Smits plays Willem, a Dutchman who left for New York 12 years ago and never looked back. When he receives news that his brother has died, he returns to Amsterdam, where the play unfolds. This touching and innovative show is one to check out before its final curtain call in late September.

The Classic Everyone’s Talking About

The Barbican’s most awaited show of 2015 has hit its stride: Lyndsey Turner’s Hamlet is an unquestionably ‘must-see’ production with an impeccable Benedict Cumberbatch playing the leading role alongside an incredibly talented ensemble. Visually, this is one of the most stunning shows many theatregoers will have been witness to, and the three hours of Shakespearean English will fly by once you are submerged in the famously meandering but always purposeful plot.

The only catch is that advance tickets have sold out and, in order to be one of the lucky people who get an on-the-day £10 one, you will probably have to queue from the early hours of the morning. Here is a solution: book a cheap, last-minute late evening flight and get a Gatwick airport taxi to take you directly to the Barbican, where you can be first in the queue for when the box office opens at 10:30!

The Obligatory Musical Sure to Please Everyone

Opening at the Savoy Theatre in December 2015, Guys and Dolls has come back to the London stage for a new, revitalised run. Often referred to as the greatest musical of all time, this production boasts a superb cast that brings a new kind of energy to the show.

Musicals are the perfect way to bring together theatre lovers and those not so keen on sitting down for over two hours, including the younger members of the family. The witty dialogue, well-crafted, sparkly outfits and loud, cheerful singing will most likely mean very happy children (and adults) afterwards.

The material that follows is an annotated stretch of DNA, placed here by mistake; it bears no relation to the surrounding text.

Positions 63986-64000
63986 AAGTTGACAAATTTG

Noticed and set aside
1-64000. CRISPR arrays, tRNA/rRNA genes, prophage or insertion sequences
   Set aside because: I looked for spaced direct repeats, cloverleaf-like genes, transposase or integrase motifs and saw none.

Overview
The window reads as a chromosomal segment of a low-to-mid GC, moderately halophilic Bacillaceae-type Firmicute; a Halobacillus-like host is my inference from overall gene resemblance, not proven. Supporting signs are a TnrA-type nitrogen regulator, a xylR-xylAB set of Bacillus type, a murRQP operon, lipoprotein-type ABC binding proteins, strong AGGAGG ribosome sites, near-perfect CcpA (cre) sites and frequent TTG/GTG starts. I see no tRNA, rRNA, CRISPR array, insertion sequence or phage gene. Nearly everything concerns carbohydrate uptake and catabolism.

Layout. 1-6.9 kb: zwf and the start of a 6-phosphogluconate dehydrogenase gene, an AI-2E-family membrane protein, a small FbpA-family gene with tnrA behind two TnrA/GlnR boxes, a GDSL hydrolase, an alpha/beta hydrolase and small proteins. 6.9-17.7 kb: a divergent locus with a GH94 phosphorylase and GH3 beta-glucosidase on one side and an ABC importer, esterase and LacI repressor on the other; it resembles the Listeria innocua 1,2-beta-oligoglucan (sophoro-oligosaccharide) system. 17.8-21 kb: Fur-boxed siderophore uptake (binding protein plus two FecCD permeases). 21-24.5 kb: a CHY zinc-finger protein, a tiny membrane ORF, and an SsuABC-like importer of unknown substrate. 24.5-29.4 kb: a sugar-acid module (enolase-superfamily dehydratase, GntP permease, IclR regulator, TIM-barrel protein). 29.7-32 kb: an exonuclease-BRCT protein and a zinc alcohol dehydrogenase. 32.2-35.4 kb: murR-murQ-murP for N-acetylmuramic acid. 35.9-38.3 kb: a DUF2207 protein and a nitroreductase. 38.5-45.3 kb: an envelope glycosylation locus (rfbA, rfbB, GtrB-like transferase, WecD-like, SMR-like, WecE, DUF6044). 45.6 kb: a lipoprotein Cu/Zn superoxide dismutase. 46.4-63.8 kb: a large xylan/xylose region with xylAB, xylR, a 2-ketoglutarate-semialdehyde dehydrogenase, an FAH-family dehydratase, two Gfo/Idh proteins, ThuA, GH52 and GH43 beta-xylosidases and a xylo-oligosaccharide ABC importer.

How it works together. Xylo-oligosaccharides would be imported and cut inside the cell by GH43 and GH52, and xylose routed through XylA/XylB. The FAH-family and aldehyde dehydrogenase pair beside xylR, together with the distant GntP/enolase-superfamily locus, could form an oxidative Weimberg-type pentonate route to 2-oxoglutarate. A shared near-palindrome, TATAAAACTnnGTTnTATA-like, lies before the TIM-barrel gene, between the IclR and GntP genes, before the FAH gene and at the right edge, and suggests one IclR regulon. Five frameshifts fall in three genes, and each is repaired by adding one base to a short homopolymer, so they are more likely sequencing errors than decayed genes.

How to Navigate London’s Theatres

It is always useful to ask locals for advice, and Gatwick airport taxi drivers will be more than happy to give you some tips on how to navigate London’s public transport to get to the West End and they might even have a play to recommend.

Once you’ve decided on what you’ll be seeing, make sure to map out the route you will be taking there and, most importantly, back, especially as the Tube may have stopped running by then. However London’s night buses will be runningArticle Search, as well as the ubiquitous black cabs.

The London Tube: Hacks to Make Your Journey Easier


If you’re visiting London for the first time and landing, at Luton, Heathrow or Gatwick, airport transfers are the simplest method for beginners to get across the city to wherever you’ve booked your accommodation. You can pre-book and the driver will be waiting for you at the terminal with a smile and plenty of space for your luggage.

Once you’ve settled in from your Gatwick airport transfers, London is waiting to be explored. This is a city where anything can happen and, as locals will tell you, this unquestionably applies to public transport! If you’re planning on tackling the infamous Tube, follow these tips to make the journey as pleasant as possible.

No Matter What, Stand On the Right

You may already know this, but it bears repeating: stand on the right when travelling on an escalator unless you want the wrath of fast-paced city workers at rush hour unleashed upon you! From being gently nudged out of the way to being shouted at and elbowed in the process, anything is possible if you mistakenly stand on the left half or, worse, put any luggage there. (Tackling the Tube is not the best start to your holiday, so consider arranging Gatwick airport transfers for the all-important arrival to your hotel.)